“We control our reasoned choice and all acts that depend on that moral will. What’s not under our control are the body and any of its parts, our possessions, parents, siblings, children, or country — anything with which we might associate.” — Epictetus, Discourses, 1.22.10
Perception. Action. Will. Marcus Aurelius, Seneca, and Epictetus repeatedly remind us that these are the only three things that are truly in our control. Everything else is out of every human’s control. When we are born and what part of the world we take birth in are random at best. Our height and our physique are governed by our genetics and so is our IQ up to a certain extent. We could lose a limb or develop an ailment on any random date in the calendar. Within a flash, we could lose all our possessions to an earthquake or a tsunami or a fire. We could be the happiest person on the planet and a bus could hit us when we go out to buy some milk. Our country could kick us out any day at the will of some authoritarian egomaniac. Our parents could disown us and our siblings could simply stop talking to us out of spite. We could lose our job and our bank account could get wiped out because of a glitch. I don’t write these things to paint a depressing picture of the world and of life. As Jordan Peterson said, life certainly is full of suffering and malevolence and there are truly evil people out there that could mess us up real bad. A quick glance at history and we can all remember the tragedies of Stalin’s USSR, Hitler’s Germany, and Mao’s China. We can also remember the fire that burned Rome and the fire that burned London. We can remember the tsunamis that have swallowed Japan so many times. We can also remember someone we knew who was perfectly ok one day and died in a car accident the next day. There are truly an endless number of ways our life could be ruined and the stoic’s knew this reality of life. The Stoics were aware of the fickleness of life and prosperity and happiness. Seneca was exiled, Epictetus was a slave, and Marcus Aurelius saw Rome struggle with the Antonine plague. Yet, they survived these tragedies because they truly understood the essence of stoicism. They understood all these tragedies were simply not under their control. They accepted their own humanity. They accepted the fact they they must focus on what they can control. They could control how they perceived those tragedies. They could control how they would act in the face of those tragedies. They could control their own willpower to act. Put simply, they could only control their own choices that were made using their own logic and reasoning. The illusion of controlling anything else beyond that was simply let go.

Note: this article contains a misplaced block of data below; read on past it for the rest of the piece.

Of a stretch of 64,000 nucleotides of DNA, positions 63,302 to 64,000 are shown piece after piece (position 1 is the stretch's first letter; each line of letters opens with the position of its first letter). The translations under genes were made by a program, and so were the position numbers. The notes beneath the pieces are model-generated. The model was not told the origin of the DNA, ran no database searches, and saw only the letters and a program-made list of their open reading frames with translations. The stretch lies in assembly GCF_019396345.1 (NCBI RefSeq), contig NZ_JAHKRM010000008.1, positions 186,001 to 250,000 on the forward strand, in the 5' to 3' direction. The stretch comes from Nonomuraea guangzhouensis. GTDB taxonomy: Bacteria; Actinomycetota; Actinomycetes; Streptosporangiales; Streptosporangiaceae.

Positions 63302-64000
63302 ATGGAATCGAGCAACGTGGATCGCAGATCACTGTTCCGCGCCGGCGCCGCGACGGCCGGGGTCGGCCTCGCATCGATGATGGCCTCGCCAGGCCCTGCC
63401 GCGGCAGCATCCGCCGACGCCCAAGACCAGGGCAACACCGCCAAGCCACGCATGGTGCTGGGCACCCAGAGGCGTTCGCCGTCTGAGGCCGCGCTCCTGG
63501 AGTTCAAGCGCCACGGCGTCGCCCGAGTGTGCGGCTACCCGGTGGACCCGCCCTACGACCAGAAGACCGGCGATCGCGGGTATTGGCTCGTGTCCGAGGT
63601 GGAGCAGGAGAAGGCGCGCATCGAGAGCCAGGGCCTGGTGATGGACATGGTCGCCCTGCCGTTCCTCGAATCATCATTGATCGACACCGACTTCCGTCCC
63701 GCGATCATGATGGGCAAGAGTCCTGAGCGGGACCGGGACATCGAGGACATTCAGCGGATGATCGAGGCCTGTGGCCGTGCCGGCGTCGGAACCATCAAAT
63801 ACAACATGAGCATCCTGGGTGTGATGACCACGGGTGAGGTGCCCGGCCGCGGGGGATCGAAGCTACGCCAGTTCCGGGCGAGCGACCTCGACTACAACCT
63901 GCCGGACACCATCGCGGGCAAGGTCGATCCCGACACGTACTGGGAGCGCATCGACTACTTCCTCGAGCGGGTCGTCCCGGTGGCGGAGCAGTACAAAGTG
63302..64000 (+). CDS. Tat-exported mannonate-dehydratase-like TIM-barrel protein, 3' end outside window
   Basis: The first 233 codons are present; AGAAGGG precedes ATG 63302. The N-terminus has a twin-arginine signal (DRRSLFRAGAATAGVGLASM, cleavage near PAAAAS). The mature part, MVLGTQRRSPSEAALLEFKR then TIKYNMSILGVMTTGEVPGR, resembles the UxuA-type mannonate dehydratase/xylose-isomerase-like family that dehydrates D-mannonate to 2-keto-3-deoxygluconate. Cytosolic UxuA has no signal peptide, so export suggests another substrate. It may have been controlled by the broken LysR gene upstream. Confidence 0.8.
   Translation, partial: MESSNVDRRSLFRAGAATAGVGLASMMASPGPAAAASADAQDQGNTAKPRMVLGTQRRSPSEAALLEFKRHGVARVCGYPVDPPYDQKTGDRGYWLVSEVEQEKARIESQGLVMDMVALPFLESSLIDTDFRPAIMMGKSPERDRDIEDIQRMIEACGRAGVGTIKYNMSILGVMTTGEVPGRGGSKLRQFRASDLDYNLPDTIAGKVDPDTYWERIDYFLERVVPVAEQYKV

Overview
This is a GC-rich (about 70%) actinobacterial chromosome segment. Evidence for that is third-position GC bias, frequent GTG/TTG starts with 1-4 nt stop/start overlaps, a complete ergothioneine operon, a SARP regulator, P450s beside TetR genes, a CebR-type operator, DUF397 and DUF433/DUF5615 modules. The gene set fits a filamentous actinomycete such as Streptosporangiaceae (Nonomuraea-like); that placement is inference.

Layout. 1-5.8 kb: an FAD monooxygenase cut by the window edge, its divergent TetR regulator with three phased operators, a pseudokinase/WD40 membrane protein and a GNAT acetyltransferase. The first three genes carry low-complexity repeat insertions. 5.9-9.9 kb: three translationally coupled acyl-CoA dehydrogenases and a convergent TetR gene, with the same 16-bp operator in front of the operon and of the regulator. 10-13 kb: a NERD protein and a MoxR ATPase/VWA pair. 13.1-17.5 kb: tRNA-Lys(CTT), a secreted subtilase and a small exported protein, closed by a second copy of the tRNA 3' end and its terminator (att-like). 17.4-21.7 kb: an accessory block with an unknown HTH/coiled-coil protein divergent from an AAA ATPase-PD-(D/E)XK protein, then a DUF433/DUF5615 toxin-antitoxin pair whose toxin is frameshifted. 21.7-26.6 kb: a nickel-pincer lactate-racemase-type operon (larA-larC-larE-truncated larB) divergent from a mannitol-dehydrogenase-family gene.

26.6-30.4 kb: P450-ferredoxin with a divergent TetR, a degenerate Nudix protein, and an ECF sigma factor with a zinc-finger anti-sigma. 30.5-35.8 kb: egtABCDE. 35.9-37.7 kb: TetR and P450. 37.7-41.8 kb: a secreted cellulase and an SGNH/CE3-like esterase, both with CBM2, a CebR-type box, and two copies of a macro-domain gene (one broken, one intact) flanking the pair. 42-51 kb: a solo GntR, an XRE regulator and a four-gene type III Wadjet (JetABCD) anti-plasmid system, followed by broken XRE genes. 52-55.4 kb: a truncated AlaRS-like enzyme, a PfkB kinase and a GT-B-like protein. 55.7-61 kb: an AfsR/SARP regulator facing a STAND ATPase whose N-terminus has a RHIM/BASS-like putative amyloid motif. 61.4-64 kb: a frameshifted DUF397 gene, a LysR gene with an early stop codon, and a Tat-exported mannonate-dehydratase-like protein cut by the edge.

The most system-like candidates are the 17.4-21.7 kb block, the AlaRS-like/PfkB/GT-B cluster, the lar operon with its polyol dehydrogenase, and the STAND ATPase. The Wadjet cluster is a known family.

This article is a part of my Stoic Musings challenge, inspired by the book “The Daily Stoic” by Ryan Holiday and Stephen Hanselman, where I take a quote from the book and reflect on it, every day.